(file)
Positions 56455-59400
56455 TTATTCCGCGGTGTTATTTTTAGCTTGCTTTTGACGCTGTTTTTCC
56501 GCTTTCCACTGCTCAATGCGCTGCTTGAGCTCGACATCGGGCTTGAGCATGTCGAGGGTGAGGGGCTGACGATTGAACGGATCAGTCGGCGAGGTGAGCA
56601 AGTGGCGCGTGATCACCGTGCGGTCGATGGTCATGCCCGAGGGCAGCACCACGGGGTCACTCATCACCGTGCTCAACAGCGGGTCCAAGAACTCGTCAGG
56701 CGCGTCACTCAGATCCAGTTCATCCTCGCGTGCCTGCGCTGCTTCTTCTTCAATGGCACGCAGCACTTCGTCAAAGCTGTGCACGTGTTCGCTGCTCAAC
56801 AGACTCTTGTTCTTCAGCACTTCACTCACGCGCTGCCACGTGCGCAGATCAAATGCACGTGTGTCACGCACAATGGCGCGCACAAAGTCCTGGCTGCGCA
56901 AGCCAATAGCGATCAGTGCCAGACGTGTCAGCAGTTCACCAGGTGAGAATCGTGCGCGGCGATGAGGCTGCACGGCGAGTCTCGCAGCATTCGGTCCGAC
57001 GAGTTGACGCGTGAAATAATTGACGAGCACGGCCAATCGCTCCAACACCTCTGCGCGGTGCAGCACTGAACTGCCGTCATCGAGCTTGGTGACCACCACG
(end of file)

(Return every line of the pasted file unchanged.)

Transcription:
Positions 56455-59400
56455 TTATTCCGCGGTGTTATTTTTAGCTTGCTTTTGACGCTGTTTTTCC
56501 GCTTTCCACTGCTCAATGCGCTGCTTGAGCTCGACATCGGGCTTGAGCATGTCGAGGGTGAGGGGCTGACGATTGAACGGATCAGTCGGCGAGGTGAGCA
56601 AGTGGCGCGTGATCACCGTGCGGTCGATGGTCATGCCCGAGGGCAGCACCACGGGGTCACTCATCACCGTGCTCAACAGCGGGTCCAAGAACTCGTCAGG
56701 CGCGTCACTCAGATCCAGTTCATCCTCGCGTGCCTGCGCTGCTTCTTCTTCAATGGCACGCAGCACTTCGTCAAAGCTGTGCACGTGTTCGCTGCTCAAC
56801 AGACTCTTGTTCTTCAGCACTTCACTCACGCGCTGCCACGTGCGCAGATCAAATGCACGTGTGTCACGCACAATGGCGCGCACAAAGTCCTGGCTGCGCA
56901 AGCCAATAGCGATCAGTGCCAGACGTGTCAGCAGTTCACCAGGTGAGAATCGTGCGCGGCGATGAGGCTGCACGGCGAGTCTCGCAGCATTCGGTCCGAC
57001 GAGTTGACGCGTGAAATAATTGACGAGCACGGCCAATCGCTCCAACACCTCTGCGCGGTGCAGCACTGAACTGCCGTCATCGAGCTTGGTGACCACCACG